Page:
1U Supermicro Server 6x 10GBE RJ45 X10SLH-LN6TF LGA 1150 H3 X10SLH-N6-ST031

eduncan911

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Jul 27, 2015
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Sorry, didn't explain.

They are wrong for calling it an ATX board.
  • MicroATX Spec: 9.6" x 9.6" square
  • ATX Standard: 12" (width) x 9.6" (depth)
  • X10SLH-LN6TF: 9.6" (width) x 12" (depth)
They basically just rotated the ATX spec, 90°.

meaning technically, this board does not fit Micro-ATX nor ATX chassis !!!

So basically: Your chassis needs to be able to support E-ATX or Extended ATX boards for a care-free plug-play setup.

E-ATX basically means: 9.6" width, and "up-to" 13.68" depth. Then there are boards that go beyond the 9.6" width called EE-ATX. There are no additional standoffs IIRC.

Though, I have modified quite a few ATX-only chassis to fit E-ATX in my days.
 
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Fritz

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Apr 6, 2015
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Glad I avoided this weirdo. Reminds me there is some strange HW out there that will cause you grief. Much of it finds itself on this forum. :p
 

EasyRhino

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I was able to fit it in am old htpc case with unusually large front clearance. See post #188

There may be other cases like that. I think there was a cooleraster matx candidate.... But only one of their cases.
 

eduncan911

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Hooked up my age-old Kill-a-Watt. Here's some accurate numbers for everyone, since I never trust these Supermicro PDCs.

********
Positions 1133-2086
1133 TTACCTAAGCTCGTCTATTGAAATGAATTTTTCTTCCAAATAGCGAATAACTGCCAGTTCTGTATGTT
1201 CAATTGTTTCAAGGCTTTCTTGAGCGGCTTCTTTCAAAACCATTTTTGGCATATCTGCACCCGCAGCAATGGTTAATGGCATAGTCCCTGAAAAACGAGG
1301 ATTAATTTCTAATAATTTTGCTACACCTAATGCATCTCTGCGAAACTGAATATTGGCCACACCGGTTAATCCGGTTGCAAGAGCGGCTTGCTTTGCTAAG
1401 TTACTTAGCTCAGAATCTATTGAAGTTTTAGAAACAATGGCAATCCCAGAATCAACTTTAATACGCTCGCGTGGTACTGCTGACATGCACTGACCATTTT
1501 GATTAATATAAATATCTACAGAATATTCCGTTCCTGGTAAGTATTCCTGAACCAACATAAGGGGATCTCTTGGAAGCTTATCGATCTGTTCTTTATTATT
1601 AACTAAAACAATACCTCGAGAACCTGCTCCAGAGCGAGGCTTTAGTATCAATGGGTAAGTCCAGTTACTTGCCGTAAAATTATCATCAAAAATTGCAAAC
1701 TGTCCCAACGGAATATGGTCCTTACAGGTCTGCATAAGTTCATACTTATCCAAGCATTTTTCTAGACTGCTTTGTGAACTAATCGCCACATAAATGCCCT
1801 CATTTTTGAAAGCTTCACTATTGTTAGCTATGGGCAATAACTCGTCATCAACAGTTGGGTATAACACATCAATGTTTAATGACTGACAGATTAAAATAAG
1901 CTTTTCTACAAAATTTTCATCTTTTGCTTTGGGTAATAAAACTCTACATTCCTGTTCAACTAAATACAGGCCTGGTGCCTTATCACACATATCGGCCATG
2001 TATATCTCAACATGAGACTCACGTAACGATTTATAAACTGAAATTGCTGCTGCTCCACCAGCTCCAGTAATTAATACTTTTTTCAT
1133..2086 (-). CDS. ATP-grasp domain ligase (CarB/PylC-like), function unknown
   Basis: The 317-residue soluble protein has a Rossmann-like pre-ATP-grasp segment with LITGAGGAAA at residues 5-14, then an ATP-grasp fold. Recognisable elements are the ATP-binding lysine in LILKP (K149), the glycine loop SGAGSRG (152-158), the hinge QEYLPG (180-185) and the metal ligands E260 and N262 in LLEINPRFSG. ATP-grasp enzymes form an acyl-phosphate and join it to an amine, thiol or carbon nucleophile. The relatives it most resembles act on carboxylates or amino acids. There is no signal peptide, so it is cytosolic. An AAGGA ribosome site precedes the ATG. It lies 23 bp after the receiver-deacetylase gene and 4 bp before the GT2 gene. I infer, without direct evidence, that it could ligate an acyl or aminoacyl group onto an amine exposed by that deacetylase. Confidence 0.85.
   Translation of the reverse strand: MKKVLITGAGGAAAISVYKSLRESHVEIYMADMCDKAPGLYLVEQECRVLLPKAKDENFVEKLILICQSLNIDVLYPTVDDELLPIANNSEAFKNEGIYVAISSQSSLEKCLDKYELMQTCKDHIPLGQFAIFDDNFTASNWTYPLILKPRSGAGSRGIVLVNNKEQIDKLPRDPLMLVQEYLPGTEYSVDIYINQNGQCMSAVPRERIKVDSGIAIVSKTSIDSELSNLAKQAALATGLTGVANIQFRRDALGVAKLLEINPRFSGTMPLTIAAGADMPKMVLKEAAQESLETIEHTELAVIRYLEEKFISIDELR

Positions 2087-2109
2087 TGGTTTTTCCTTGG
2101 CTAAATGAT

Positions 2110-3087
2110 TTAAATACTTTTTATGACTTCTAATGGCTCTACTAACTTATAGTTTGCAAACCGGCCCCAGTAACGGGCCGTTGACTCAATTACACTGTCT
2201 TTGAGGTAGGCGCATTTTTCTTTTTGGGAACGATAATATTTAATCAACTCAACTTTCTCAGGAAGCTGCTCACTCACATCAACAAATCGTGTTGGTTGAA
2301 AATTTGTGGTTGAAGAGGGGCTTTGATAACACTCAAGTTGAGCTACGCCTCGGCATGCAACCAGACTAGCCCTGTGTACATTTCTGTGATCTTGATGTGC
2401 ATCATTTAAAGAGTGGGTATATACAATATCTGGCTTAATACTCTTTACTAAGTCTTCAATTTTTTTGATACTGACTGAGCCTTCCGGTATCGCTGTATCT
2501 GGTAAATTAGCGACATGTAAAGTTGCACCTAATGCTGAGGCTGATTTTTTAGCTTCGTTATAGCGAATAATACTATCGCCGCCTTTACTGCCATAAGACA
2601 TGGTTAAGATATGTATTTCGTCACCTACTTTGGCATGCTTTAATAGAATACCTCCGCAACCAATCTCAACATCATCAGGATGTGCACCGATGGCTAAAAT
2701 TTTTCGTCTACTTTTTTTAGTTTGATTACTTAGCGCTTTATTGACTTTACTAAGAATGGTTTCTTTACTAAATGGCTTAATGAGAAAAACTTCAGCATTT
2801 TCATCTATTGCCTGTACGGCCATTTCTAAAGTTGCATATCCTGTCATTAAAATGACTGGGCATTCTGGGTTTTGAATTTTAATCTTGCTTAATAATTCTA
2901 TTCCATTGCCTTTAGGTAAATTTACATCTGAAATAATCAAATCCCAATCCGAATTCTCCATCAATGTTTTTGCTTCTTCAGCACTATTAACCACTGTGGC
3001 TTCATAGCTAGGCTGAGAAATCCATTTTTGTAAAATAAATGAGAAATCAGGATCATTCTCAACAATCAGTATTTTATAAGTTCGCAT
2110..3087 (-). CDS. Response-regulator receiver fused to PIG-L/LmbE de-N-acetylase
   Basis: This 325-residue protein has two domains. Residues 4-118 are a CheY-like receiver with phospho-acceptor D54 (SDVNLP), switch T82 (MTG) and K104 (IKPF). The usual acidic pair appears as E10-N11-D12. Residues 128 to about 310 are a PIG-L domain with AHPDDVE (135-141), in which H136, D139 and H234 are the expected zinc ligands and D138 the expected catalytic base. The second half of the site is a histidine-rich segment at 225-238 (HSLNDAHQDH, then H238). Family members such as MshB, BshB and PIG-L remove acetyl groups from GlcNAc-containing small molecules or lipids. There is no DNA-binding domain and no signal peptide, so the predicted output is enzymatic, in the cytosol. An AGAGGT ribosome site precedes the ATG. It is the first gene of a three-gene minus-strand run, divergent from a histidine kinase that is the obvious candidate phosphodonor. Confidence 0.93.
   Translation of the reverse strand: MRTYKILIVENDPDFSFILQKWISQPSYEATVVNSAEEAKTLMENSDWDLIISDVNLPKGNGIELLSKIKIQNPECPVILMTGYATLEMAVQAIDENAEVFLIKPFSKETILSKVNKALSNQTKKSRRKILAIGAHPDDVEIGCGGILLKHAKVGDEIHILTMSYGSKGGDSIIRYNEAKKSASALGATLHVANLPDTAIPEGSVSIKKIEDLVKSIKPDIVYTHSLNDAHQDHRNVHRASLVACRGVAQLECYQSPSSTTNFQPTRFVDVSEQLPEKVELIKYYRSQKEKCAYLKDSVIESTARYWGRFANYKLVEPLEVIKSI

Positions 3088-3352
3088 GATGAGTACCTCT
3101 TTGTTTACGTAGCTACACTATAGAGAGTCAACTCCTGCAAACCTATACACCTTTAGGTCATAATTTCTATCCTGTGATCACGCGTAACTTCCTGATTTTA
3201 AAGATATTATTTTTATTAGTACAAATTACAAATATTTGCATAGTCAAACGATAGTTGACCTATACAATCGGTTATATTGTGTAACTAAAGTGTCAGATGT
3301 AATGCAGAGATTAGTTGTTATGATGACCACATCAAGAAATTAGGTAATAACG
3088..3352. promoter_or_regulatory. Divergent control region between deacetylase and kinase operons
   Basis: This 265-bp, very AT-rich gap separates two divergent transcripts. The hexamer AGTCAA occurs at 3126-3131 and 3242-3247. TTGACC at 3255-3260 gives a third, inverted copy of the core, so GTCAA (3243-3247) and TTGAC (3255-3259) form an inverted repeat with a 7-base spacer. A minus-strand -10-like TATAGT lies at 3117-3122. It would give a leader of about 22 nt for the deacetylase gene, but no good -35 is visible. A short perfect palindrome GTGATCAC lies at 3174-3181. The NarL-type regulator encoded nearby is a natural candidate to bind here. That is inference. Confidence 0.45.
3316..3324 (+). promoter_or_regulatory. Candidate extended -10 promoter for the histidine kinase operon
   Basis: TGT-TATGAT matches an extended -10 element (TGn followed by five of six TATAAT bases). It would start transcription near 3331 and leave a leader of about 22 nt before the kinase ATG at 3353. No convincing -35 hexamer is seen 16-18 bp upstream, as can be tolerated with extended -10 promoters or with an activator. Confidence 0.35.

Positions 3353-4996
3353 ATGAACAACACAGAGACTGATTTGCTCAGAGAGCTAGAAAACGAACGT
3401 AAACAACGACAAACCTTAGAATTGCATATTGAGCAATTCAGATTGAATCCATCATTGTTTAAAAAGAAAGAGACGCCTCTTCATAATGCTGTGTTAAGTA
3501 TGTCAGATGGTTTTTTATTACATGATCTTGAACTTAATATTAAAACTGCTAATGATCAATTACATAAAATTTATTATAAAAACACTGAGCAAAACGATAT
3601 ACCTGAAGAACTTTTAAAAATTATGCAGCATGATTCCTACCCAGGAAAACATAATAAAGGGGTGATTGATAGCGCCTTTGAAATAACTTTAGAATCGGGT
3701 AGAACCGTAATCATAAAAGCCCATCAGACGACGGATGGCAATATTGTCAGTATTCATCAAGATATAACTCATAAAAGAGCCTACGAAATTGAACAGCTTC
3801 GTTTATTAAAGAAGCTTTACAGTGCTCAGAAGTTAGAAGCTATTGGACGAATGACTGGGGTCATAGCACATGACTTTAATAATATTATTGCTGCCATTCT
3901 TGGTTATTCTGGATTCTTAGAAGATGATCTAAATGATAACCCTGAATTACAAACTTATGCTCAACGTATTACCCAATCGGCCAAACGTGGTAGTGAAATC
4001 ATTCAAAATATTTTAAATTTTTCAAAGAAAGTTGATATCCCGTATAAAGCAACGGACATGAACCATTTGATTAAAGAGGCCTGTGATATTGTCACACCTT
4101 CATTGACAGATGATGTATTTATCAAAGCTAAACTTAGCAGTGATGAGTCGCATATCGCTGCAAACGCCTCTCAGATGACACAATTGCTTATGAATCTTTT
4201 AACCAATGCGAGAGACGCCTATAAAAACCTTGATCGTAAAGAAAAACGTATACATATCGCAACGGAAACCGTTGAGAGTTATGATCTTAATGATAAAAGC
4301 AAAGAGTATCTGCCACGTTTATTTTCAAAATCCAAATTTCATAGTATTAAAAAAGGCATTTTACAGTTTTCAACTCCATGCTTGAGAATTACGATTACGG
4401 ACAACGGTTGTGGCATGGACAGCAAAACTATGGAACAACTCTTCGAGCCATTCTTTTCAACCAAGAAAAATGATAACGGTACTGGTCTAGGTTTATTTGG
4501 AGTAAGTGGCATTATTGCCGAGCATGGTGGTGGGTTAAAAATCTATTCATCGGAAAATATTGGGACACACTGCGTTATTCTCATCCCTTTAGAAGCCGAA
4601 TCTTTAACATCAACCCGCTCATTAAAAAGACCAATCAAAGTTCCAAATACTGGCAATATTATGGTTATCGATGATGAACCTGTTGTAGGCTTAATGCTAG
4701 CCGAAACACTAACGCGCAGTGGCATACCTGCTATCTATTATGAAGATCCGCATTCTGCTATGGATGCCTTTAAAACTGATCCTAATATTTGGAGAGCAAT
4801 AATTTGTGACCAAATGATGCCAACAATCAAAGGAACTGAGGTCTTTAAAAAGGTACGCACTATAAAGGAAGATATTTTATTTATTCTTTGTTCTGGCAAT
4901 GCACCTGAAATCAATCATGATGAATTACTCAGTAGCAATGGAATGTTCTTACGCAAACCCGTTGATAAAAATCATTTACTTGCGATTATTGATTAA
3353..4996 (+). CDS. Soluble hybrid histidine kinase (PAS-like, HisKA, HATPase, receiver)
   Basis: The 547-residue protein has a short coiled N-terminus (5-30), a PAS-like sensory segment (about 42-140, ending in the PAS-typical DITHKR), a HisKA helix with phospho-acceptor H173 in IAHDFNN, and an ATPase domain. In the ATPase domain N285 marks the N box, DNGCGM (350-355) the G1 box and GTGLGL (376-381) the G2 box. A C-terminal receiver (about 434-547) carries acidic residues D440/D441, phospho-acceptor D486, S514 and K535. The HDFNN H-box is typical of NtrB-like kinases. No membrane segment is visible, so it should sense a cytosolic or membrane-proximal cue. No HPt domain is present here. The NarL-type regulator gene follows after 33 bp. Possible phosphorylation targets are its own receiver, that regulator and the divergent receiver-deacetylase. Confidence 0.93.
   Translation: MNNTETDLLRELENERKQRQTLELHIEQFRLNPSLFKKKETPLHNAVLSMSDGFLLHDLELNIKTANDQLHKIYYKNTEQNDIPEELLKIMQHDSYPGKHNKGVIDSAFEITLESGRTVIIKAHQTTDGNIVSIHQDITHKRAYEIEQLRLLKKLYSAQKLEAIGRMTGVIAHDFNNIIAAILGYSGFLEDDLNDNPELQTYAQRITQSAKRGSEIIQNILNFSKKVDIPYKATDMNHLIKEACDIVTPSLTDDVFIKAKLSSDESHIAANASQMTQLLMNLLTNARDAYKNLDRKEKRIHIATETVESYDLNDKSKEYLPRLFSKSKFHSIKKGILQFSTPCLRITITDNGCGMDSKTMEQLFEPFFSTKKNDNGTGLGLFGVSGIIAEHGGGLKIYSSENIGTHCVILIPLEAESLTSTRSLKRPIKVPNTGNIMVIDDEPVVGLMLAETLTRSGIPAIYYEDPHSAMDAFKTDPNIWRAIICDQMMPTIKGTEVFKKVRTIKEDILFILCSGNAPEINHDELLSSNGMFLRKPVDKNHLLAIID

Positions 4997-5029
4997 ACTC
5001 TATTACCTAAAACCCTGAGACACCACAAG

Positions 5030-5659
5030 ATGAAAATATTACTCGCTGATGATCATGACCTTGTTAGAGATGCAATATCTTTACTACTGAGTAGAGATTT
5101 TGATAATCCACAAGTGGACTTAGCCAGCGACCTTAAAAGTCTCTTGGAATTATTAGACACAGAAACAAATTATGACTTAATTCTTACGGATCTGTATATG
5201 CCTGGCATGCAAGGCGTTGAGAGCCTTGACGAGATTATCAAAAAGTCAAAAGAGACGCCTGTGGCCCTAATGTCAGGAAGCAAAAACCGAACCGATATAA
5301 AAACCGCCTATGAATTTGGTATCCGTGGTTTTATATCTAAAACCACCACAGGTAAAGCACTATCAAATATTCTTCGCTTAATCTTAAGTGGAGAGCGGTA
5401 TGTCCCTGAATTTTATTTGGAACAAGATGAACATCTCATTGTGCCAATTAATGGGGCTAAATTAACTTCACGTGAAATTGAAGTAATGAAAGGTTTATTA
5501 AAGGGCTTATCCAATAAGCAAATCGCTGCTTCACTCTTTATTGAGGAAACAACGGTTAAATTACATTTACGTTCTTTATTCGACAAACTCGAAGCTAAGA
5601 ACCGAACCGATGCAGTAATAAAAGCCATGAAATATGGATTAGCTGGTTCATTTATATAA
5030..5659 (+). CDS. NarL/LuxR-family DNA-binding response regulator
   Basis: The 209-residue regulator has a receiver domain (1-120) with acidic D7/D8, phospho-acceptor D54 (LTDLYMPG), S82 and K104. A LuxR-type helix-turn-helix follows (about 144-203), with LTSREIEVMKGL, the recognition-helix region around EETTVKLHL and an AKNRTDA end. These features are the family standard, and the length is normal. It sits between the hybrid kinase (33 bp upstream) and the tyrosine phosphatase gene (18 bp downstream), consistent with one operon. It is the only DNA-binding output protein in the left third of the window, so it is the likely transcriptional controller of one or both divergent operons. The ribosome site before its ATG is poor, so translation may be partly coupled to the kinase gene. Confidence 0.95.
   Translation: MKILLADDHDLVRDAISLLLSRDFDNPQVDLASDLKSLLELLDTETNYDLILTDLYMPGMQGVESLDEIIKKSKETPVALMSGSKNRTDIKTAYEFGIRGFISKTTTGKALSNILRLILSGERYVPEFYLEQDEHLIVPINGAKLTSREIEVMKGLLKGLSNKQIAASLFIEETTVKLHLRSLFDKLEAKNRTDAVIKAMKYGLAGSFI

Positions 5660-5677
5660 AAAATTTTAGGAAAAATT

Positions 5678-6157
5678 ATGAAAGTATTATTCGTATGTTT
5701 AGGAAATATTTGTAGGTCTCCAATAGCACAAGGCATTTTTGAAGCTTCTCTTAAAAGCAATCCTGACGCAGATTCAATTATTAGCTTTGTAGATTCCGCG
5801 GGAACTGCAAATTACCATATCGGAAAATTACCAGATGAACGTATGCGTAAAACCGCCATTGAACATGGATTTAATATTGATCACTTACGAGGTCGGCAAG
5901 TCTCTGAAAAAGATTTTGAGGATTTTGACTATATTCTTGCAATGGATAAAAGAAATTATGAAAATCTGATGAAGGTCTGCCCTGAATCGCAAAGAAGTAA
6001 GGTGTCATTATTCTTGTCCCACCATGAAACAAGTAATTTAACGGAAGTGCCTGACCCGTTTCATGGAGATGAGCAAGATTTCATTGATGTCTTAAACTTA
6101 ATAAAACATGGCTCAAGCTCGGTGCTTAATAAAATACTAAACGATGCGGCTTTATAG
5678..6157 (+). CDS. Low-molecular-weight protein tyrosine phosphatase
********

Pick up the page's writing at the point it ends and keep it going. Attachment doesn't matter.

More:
Setup:
  • Supermicro 1U Chassis that the X19SLH-LN6TF comes in, stock PWS-341P-1H 340W PSU
  • E3-1270V3, passive heatsink, 32 GB DDR3-1600Mhz
  • Standard 4 counter-routing fans (the two dummies are empty, as usual for this chassis)
  • 79F ambient temp
  • No HDDs, no SATADOM, No PCIe card in Riser (Riser present though)
  • No RJ45 cables connected, not even IPMI
  • Supermicro TPM Module installed
  • BIOS Reset to Optimum Defaults (default power savings settings)
  • BMC Enabled
  • Dell 1000W rack UPS, load output stable @ 115 VAC
The X540 nics were hardware disable/powered-off using the JPL1/JPL2/JPL3 jumpers during those test runs.

I chose Ubuntu installer as the default Linux kernel has reasonable C state power savings where as FreeBSD (pfSense) does not out of the box (need a package). However, they could be optimized further on both OS.

IPMI Plugged in, system powered off:
  • Spikes to 25 W (BMC booting?)
  • 10.0 W idle
  • 13 W with Link/Cable
All 3 x X540 NICs enabled:
  • First boot/waiting on BMC: 75.8 W
  • BIOS Tests: 93.4 W
  • Post-Boot, Fans Calm Down, idle Built-in EFI Shell: 72.1 W (dips to 66.7 W at times) for 5 minutes
  • Boot to Ubuntu 21.04 Installer: 64.1 W - 71 W for 5 minutes
Just 1 x X540 NIC enabled:
  • First boot/waiting on BMC: 70.8
  • BIOS Tests: 89.9 W
  • Post-Boot, Fans Calm Down, idle Built-in EFI Shell: 65.4 W (dips to 62.9 W at times) for 5 minutes
  • Boot to Ubuntu 21.04 Installer: 59.9 W - 62.9 W for 5 minutes
All 3 x X540 NICs disabled:
  • First boot/waiting on BMC: 68.2 W
  • BIOS Tests: 86.7 W
  • Post-Boot, Fans Calm Down, idle Built-in EFI Shell: 61.2 W (dips to 60.5 W at times) for 5 minutes
  • Boot to Ubuntu 21.04 Installer: 57.0 W - 60.5 W for 5 minutes
There were various spikes, like waiting on the BMC it spikes 3-5W higher at times. Also, booting all 3 x X540 nics hit over 105 W sometimes during Ubuntu's boot sequence.

Correction: Updated BMC idle with power off, as with a link it idles at 13 W all the time.
 
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Bert

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Looks like power usage is high even when NICs are disabled. I remember this was also reported before. Can we assume that disabling NICs with jumper does not power them down?
 

eduncan911

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Looks like power usage is high even when NICs are disabled. I remember this was also reported before. Can we assume that disabling NICs with jumper does not power them down?
It's not that high.

The test results above show where power drops about ~3-4 Watts, per NIC, that you disable via the jumpers.
  • 71 W - All 3 NICs enabled
  • 63 W - Only 1 NIC enabled
  • 60 W - No NICs enabled
So, if you also take the 13 W for the BMC away, (and the 2W from the PDU/PSU always-on state of Supermicro/server systems), you are left with a system that would idle around 45 W - pretty much the exact same as a desktop version of the CPU series with 4 sticks of ram.